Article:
by on Jan 21, 2010 at 2:20:06 am

OpenGL is useless? Even with $2600 Quadro card? I really hope not. I have heard this before though, so please explain.

To original poster I assume by "PC" you mean a windows based machine? Because MACs are PCs also. In fact they were the first PCs. If you are talking about Windows, then both the Macintosh and Windows operating systems are very similar in their capabilities. It's a matter of preference mainly and price. Get what ultimately YOU want. AE performance should not be a deciding factor since either way you will be happy IF you have sufficient hardware to back up your aspirations. Good luck!


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Todd KoprivaRe: After Effects better on PC or MAC?
by on Jan 21, 2010 at 2:33:58 am

> OpenGL is useless? Even with $2600 Quadro card? I really hope not. I have heard this before though, so please explain.


Don't use OpenGL for final renders.

Do use it for accelerating rendering during interactions.

Maybe use it for rendering previews. (I don't, unless I'm working with a lot of 3D layers.)

See "Render with OpenGL" for information about enabling and disabling OpenGL rendering for final renders and previews, and for information about what things the OpenGL renderer can and can't handle.

See "Preview modes" for information about OpenGL acceleration of rendering during interactions. That is what I leave on.

---------------------------------------------------------------------------------------------------------
Todd Kopriva, Adobe Systems Incorporated
putting the 'T' back in 'RTFM' : After Effects Help on the Web
---------------------------------------------------------------------------------------------------------
If a page of After Effects Help answers your question, please consider rating it. If you have a tip, technique, or link to share---or if there is something that you'd like to see added or improved---please leave a comment.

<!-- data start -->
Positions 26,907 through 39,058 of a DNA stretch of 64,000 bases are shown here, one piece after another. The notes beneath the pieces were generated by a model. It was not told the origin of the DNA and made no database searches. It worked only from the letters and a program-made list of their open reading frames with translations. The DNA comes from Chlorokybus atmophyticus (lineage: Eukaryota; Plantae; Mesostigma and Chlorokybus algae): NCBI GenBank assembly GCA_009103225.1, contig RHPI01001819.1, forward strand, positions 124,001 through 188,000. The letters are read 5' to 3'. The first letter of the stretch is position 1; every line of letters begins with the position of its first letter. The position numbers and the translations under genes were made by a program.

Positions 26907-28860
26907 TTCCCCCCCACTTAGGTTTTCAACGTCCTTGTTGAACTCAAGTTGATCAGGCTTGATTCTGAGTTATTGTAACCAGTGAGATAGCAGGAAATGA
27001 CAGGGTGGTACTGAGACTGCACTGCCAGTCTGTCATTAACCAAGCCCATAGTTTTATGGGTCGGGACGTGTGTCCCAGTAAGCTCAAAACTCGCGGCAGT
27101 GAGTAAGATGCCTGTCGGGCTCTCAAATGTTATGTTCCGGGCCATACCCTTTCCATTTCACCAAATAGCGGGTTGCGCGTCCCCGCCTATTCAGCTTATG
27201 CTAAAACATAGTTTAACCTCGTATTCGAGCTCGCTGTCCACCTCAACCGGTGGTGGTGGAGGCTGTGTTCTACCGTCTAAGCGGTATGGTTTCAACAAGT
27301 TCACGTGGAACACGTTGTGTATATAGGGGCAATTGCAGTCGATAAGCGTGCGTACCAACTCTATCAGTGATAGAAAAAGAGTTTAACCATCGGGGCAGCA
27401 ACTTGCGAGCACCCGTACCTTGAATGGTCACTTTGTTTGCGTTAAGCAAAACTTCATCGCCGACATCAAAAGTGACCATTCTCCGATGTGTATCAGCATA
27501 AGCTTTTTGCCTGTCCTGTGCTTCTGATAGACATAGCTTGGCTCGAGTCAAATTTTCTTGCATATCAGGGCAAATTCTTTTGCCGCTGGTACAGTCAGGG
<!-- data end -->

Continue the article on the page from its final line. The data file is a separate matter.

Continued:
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Jimmy BrungerRe: After Effects better on PC or MAC?
by on Jan 21, 2010 at 9:30:00 am

Another thing to throw in (and may not be relevant for Windows 7 if it's now more secure?) but when I used to run an edit/vfx PC on Win XP at my old job it got so riddled with bugs and viruses that I had to wipe it, start again and not connect it to the internet AT ALL after that. I had AVC, McAfee, etc. to no avail!

Like I said, this may have improved with Win7, but I've not had one bug on my Mac in the last 2 years (touch wood!)

Something to maybe consider if you want a professional 24/7 working machine.


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Werner IngramRe: After Effects better on PC or MAC?
by on Jun 1, 2010 at 5:22:32 pm

Hi Jimmy

Please man you've got to help me. Looks like you have wrestled with this same problem that no one seems to have a clear answer about.

I'm doing broadcast design in South Africa, which is also on PAL. And i'm finding it impossible for someone to clarify whether i should be working in 0-255 or 16-235 colour space.

My ads are loosing colour etc when they are broadcast, i'm not sure whether its cause i'm working in 0-255. I am colour correcting that in Colour Finesse so i cant understand what is still wrong. Should i be working in 16-235 which obviously limits the colour palette, which is why i have not wanted to work in that if it is not necessary.

I am also not convinced that there might be slight problems kreeping in when the feels are transferred in Johannesburg to betacam, so i cant be sure whether the final product on tape is correct that arrives at the stations. Luckily next time i'm using a server so uploading the file digitally to the broadcasters. But i still need to know what colour space to use to ensure that my vectorscope is displaying the colours on the correct colour space. Otherwise its useless anyway.

Have you figured this out for sure by now?

Thanks!
Werner